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The sternocleidomastoid muscle flexes the neck and helps with movement of the head. Also, the muscle works with the scalene muscles in the neck during forced inspiration while breathing (inhaling), and it raises the sternum, the bone at the front of the rib cage.

The muscle originates at the central portion of the collarbone. It inserts into the temporal bone's mastoid process near the ear and the base of the skull, and it stretches the entire length of the neck. This muscle helps the neck to turn to the side, flex to the side, and bend forward.

Two nerves serve the sternocleidomastoid muscle. For motor functions (movement), the muscle uses the accessory nerve. The cervical plexus nerve provides for sensory function, which includes proprioception — the sense we have of our body’s position and movement within the space around us. This function applies only to the inner workings of the body. For this muscle, proprioception involves becoming aware of pain and transmitting signals to the brain.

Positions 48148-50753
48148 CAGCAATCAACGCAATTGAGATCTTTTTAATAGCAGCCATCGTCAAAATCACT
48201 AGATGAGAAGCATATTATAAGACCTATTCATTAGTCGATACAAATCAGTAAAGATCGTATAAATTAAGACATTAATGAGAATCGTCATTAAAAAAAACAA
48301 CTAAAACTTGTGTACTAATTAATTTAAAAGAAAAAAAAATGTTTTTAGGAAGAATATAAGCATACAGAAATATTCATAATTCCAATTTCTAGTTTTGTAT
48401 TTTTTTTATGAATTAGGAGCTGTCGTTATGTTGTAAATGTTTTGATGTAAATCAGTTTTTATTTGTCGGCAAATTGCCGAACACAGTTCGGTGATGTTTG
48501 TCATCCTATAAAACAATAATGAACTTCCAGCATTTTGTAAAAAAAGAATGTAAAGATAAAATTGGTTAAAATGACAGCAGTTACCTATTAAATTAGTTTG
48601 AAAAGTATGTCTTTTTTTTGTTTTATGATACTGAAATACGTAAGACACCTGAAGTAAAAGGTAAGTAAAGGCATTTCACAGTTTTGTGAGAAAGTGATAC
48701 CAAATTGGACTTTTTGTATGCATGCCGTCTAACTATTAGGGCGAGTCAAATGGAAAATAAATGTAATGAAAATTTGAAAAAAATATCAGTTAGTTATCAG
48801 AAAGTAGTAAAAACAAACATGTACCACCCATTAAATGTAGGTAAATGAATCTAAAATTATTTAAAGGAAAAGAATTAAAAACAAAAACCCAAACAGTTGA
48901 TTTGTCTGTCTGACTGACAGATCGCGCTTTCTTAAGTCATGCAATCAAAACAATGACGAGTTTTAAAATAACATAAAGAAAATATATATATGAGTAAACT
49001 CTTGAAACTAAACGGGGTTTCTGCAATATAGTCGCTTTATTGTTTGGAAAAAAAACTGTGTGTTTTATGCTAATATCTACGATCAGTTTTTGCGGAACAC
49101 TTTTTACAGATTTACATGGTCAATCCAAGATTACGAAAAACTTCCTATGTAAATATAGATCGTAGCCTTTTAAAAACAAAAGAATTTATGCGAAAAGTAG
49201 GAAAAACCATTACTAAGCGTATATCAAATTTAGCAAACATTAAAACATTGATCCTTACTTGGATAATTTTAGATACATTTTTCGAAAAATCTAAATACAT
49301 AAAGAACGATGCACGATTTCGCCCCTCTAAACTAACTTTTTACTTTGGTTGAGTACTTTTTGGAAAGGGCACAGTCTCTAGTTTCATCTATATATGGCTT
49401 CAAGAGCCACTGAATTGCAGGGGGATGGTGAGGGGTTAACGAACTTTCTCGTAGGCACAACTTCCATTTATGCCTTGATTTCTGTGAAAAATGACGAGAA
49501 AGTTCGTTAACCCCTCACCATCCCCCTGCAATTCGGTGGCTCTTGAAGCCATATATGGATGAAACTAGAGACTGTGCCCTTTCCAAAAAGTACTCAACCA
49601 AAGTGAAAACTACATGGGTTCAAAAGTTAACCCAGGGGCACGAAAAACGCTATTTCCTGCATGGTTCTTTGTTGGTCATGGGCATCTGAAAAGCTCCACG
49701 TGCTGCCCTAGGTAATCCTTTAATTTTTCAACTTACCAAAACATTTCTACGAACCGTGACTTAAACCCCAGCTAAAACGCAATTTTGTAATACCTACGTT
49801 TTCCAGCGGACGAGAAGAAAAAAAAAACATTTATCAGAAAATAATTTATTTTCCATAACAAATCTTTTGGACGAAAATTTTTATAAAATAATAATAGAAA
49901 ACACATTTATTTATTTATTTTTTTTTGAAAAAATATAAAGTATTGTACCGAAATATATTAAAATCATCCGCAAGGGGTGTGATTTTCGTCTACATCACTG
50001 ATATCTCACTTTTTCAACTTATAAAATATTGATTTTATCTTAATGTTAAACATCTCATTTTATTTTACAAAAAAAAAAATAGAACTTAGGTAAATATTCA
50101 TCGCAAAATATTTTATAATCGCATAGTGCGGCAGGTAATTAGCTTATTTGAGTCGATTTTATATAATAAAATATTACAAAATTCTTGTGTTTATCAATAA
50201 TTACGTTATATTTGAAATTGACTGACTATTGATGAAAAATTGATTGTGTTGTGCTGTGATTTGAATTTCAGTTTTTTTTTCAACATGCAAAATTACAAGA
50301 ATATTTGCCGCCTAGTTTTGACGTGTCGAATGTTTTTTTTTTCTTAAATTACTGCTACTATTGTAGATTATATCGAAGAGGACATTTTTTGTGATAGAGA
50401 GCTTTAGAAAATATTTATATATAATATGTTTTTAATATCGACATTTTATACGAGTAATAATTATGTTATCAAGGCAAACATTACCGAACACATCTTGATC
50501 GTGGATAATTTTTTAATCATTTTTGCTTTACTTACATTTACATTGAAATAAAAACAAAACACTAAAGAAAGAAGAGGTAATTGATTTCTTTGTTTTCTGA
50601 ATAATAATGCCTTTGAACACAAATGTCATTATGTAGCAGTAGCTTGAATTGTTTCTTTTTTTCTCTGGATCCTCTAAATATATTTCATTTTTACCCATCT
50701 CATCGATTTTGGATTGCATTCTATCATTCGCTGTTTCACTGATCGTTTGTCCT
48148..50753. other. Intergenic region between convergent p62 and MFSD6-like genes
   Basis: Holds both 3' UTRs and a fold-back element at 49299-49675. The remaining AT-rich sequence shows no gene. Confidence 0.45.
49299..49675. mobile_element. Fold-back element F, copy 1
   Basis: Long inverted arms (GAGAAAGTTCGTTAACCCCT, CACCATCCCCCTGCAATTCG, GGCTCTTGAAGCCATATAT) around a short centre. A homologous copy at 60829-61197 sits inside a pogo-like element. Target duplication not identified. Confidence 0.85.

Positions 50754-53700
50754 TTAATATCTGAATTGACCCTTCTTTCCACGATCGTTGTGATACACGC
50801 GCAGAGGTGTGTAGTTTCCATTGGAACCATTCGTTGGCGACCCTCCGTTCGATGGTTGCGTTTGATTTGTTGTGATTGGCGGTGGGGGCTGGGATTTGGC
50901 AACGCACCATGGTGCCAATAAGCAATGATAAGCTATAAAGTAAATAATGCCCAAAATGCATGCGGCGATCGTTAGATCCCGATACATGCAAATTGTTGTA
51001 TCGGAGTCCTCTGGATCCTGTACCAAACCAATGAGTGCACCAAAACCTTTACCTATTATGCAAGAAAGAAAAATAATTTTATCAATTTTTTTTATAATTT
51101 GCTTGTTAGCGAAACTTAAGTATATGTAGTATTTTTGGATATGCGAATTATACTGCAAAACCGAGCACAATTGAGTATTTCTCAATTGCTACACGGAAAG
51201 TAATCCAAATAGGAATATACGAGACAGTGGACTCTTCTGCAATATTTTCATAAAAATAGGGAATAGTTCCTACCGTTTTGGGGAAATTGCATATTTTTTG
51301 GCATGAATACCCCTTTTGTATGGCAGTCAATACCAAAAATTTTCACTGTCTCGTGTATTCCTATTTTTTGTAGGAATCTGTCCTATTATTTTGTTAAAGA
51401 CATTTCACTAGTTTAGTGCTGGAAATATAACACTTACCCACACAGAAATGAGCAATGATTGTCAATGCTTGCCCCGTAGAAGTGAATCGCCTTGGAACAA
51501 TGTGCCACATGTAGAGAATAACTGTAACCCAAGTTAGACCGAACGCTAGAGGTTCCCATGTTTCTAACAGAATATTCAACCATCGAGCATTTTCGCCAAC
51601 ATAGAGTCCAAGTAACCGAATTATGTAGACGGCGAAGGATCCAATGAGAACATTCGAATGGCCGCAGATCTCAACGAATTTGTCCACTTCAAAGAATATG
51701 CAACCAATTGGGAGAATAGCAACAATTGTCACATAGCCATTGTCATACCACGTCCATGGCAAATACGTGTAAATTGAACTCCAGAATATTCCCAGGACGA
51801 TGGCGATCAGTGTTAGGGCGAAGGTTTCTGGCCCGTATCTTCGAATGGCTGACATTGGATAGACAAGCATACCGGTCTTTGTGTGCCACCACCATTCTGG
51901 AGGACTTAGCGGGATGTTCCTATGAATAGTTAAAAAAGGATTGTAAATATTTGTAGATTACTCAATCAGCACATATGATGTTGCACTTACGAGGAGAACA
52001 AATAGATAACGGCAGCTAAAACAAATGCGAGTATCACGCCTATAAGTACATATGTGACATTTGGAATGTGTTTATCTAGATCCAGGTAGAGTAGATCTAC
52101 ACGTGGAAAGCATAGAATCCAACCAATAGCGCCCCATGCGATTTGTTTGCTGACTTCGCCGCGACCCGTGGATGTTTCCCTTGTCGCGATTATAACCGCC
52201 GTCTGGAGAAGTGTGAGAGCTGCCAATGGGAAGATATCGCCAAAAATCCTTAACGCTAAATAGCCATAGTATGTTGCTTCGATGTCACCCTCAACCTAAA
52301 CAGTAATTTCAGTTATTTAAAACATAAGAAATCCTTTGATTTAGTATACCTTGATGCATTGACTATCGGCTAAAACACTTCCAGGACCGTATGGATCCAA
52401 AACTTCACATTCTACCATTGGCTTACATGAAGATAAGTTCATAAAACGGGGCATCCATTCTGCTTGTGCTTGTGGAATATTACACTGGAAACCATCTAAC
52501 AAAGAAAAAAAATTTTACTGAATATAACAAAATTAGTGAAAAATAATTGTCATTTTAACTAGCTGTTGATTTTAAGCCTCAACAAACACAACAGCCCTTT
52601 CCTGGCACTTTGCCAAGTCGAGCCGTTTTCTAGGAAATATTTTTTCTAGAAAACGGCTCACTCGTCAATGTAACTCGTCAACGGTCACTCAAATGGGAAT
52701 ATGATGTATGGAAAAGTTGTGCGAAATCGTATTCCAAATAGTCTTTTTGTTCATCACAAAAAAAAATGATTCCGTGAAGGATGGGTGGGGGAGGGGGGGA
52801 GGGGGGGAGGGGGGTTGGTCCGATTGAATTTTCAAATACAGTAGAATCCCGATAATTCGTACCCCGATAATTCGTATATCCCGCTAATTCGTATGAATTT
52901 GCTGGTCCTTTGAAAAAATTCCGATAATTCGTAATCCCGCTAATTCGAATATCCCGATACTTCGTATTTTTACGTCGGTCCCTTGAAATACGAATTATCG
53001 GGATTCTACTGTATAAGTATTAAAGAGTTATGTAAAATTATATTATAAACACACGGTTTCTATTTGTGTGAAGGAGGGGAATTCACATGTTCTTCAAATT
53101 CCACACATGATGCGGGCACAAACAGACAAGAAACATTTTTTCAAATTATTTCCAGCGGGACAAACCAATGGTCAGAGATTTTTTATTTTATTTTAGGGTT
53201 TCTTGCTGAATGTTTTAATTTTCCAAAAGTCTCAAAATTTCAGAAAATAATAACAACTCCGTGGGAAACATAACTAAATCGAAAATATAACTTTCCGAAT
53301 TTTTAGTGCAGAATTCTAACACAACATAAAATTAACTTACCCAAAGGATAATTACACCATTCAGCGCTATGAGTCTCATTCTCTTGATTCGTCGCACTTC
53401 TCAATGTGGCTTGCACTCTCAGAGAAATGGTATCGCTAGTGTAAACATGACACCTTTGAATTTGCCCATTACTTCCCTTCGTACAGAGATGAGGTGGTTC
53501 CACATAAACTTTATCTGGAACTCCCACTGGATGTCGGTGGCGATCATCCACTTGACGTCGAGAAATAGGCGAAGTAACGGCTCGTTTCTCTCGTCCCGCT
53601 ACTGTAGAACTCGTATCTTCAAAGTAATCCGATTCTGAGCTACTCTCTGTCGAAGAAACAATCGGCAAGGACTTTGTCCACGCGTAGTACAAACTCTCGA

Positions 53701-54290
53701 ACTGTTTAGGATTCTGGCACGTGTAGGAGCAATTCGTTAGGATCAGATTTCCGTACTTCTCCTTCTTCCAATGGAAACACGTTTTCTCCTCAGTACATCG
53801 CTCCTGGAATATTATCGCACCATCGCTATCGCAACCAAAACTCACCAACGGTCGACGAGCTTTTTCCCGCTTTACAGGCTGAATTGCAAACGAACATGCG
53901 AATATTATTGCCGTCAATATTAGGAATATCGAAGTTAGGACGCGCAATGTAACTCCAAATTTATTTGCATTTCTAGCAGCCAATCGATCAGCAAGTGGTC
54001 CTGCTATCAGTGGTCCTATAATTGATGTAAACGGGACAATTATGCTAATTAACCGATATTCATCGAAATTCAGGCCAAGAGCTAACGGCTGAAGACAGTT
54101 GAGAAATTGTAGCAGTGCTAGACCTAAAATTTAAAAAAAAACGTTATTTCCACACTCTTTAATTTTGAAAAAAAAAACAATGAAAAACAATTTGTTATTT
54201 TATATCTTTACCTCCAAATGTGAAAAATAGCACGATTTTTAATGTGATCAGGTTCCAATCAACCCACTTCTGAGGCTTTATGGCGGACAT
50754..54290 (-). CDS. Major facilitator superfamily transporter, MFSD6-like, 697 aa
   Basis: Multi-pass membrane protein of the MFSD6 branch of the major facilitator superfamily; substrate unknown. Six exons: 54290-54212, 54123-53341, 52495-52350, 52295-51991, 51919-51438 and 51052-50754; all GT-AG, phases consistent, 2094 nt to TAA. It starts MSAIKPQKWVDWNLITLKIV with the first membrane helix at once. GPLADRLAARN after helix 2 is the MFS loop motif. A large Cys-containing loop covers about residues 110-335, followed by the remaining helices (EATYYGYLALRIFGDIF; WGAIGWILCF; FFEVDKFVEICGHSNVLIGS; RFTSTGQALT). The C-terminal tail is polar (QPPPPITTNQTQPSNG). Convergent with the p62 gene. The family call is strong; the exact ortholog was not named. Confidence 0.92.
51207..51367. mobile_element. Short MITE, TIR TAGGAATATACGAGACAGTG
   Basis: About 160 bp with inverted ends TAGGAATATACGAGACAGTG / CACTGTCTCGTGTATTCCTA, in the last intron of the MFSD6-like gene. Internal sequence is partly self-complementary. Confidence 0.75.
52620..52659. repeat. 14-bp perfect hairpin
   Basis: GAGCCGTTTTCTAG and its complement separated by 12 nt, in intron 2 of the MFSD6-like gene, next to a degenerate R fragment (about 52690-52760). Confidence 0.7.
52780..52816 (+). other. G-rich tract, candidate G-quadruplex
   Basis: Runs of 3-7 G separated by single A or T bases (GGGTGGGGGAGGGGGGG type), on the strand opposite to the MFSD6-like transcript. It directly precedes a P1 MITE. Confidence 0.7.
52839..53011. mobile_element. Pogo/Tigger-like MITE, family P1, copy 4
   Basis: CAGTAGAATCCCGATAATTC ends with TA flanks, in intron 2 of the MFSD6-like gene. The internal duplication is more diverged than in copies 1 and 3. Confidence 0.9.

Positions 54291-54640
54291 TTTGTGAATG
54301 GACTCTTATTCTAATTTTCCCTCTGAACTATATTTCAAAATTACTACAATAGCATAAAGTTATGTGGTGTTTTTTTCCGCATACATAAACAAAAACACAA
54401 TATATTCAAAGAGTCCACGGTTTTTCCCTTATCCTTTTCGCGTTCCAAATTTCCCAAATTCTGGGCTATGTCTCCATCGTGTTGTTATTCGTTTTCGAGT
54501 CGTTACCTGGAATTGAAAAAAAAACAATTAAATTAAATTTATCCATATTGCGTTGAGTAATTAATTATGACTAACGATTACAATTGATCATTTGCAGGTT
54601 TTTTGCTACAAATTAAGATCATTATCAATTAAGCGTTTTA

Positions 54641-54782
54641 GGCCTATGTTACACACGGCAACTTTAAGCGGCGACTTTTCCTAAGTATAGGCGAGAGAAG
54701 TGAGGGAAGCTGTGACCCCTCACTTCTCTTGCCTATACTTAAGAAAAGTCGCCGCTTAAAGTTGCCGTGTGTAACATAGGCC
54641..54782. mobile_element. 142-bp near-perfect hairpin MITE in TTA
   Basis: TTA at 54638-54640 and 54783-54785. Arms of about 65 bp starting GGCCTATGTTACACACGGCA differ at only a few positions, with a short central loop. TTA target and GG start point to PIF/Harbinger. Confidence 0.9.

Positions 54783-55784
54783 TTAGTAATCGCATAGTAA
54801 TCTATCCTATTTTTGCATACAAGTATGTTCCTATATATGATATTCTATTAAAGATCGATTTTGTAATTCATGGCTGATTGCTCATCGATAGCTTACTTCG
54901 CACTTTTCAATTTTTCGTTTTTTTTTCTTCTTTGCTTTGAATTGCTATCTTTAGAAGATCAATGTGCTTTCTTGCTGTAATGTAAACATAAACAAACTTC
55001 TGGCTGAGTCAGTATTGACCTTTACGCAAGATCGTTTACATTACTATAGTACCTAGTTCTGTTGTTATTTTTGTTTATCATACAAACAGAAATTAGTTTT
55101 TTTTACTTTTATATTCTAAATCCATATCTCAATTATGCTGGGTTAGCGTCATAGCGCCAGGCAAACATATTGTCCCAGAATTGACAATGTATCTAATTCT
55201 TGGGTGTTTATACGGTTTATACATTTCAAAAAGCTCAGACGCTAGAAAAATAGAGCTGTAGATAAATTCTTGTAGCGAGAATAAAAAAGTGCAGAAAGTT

Two arteries serve the sternocleidomastoid. Oxygenated blood arrives at the muscle via the occipital artery in the head and superior thyroid artery in the neck.

Written and medically reviewed by the Healthline Editorial Team
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In Depth: Sternocleidomastoid

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